One time in 1966 I was hitch hiking home from California. I was down in the deserts of eastern California.
A 1966 stingray, navy blue , brmbrumbrumb downshifted and stopped just a few yards behind me. Usually cars would pull off much farther up and I’d have to run to get to it. Sometimes the drivers who were just full of haha would wait until I got my hand on their door handle and pull away. Ha ha, shit head.
Now this guy, pulling up neat and comfortably for me, held great promise. Were the hitchhiking gods with me again? I put my pack on the floor and slid into the seat. Wow, ’66 convertible! It was a lot like the one in the picture there except it was blue and had the top down.
“I’m going to Chicago,” I say.
“I’m going that way,” says the driver. Uncommitted, you see. Reserving his chance to get rid of an unwanted passenger with a bit of, “I’m getting off here, so you’d better get out.” Then take off.
He was a young guy, maybe 25-30, hair slicked back. Not a hippy type like me, but he picks up hitchers—that’s a good sign.
“Used to hitch quite a bit myself,” he says. Another good sign, and probably the single line that I heard more than any other in my years of hiking around. I almost always say it now myself when I pick someone up.
“What’s in Chicago?”
“Oh my family, but I have to get back to get to college on time.”
“Where are you going?”
“Beloit,” I tell him. “Little school in Wisconsin.”
“What you studying?” and so on with the small talk. I am happy with a ride and cheerful enough to keep it up and make a few small jokes that he laughs at.
So did I tell you this was a 1966 navy blue convertible stingray? And it was 1966. I was in heaven there. We are in the desert and there is no speed too great. Almost never saw troopers out there, which is why I hitched on the highway instead of up the ramp like required. Got lots of rides that way, sometime long rides. Go up the ramp and you get little hops here and there forward, usually not long.
So there we are, making small talk as he is tearing down the California highway at 85 mph and laughing at my jokes. After maybe an hour he says to me, “Don’t be worried here,” he says, and reaches down under his seat and pulls out a .45 automatic and I am all, holy shit. “I can tell I won’t be needing this,” he says, and puts the safety on, and places it back under the seat. And we keep chatting, and did I tell you it was a ’66 stingray convertible with the top down and we didn’t care a bit about the sun beating down on us.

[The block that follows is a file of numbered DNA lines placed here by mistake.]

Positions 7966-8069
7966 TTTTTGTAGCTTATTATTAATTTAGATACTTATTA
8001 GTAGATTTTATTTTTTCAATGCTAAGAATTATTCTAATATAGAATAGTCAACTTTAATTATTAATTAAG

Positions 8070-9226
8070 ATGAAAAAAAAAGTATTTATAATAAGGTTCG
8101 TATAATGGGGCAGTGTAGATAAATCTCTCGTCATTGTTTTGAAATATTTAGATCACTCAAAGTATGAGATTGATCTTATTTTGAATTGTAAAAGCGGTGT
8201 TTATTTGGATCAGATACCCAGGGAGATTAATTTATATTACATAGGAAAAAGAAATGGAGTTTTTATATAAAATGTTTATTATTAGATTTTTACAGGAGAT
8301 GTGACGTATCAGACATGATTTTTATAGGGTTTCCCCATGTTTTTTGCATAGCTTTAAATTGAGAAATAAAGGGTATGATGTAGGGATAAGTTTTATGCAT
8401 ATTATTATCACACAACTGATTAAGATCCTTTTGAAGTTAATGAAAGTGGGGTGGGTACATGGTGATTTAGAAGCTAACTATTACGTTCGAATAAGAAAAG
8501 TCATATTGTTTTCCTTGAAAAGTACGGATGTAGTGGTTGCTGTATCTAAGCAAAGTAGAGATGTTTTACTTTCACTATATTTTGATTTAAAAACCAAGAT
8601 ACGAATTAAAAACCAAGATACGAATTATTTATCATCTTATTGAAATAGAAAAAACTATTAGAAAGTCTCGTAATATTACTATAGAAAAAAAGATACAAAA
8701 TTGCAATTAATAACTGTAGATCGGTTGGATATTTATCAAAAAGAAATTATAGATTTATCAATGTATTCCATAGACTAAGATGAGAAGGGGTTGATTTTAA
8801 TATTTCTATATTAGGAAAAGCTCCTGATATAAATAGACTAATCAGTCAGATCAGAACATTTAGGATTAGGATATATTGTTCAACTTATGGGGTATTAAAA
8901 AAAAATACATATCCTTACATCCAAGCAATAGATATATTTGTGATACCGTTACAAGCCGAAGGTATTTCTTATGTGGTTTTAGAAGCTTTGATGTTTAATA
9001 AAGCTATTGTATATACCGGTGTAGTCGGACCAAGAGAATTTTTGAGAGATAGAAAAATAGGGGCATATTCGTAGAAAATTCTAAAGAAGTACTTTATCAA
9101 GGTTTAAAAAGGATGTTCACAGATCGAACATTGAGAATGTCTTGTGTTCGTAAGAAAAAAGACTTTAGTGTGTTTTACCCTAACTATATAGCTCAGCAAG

He tells me how his brother drove across the whole USA without ever paying for gas because he had only a $100 bill and in those days gas was less than a dollar a gallon so when he tried to pay for it the place never had enough change and sent him on with a promise of getting paid in the mail later.
“I can get you to St Louis,” he says. Yow, fantastic! That is most of the way.
Now I used to always hitch all night, so with his permission I take a bit of a nap and when I wake up we are out of California cross the deserts of Arizona and we stop to get something to eat and he pays for my burger. This could hardly get cooler. But it could!
The sun is falling and its getting dark and he says to me, “Are you rested? Think you can drive for a while?”
“Yes Sir, I can,” suddenly ultra glad I knew how to drive stick so I’d not embarrass myself. We pulled over and switched seats. He stayed awake a bit to make sure I knew what I was doing and after a while curls up against the door and is out.
And I am driving 120 mph through the desert of Arizona on Interstate 40 and the stars are as bright as streetlights and there are a million more of them that I normally would see, and did I tell you it was in a 1966 stingray, navy blue , convertible with the top down?
Well, it could not be cooler than that for me then. Heaven. Zoooooom. Heaven in a car. Those hitchhiking gods were with me again.